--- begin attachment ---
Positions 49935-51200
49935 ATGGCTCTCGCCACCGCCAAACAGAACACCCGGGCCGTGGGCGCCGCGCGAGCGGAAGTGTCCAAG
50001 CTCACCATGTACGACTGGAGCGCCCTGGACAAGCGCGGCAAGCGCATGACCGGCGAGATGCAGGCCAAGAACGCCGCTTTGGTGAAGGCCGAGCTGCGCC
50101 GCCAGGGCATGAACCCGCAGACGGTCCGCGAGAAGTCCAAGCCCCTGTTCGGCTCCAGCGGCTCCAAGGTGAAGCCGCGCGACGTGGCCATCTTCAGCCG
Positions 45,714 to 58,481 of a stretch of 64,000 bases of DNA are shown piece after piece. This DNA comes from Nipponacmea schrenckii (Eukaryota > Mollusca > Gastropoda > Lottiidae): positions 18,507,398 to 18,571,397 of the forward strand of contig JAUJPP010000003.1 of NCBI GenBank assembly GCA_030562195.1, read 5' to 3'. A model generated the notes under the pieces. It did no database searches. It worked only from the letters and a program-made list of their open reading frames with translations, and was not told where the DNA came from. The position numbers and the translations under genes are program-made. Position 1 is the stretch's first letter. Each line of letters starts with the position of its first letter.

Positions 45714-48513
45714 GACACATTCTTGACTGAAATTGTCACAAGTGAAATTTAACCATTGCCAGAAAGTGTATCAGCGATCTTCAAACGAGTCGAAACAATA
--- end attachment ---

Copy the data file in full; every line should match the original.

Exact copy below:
Positions 49935-51200
49935 ATGGCTCTCGCCACCGCCAAACAGAACACCCGGGCCGTGGGCGCCGCGCGAGCGGAAGTGTCCAAG
50001 CTCACCATGTACGACTGGAGCGCCCTGGACAAGCGCGGCAAGCGCATGACCGGCGAGATGCAGGCCAAGAACGCCGCTTTGGTGAAGGCCGAGCTGCGCC
50101 GCCAGGGCATGAACCCGCAGACGGTCCGCGAGAAGTCCAAGCCCCTGTTCGGCTCCAGCGGCTCCAAGGTGAAGCCGCGCGACGTGGCCATCTTCAGCCG
Positions 45,714 to 58,481 of a stretch of 64,000 bases of DNA are shown piece after piece. This DNA comes from Nipponacmea schrenckii (Eukaryota > Mollusca > Gastropoda > Lottiidae): positions 18,507,398 to 18,571,397 of the forward strand of contig JAUJPP010000003.1 of NCBI GenBank assembly GCA_030562195.1, read 5' to 3'. A model generated the notes under the pieces. It did no database searches. It worked only from the letters and a program-made list of their open reading frames with translations, and was not told where the DNA came from. The position numbers and the translations under genes are program-made. Position 1 is the stretch's first letter. Each line of letters starts with the position of its first letter.

Positions 45714-48513
45714 GACACATTCTTGACTGAAATTGTCACAAGTGAAATTTAACCATTGCCAGAAAGTGTATCAGCGATCTTCAAACGAGTCGAAACAATA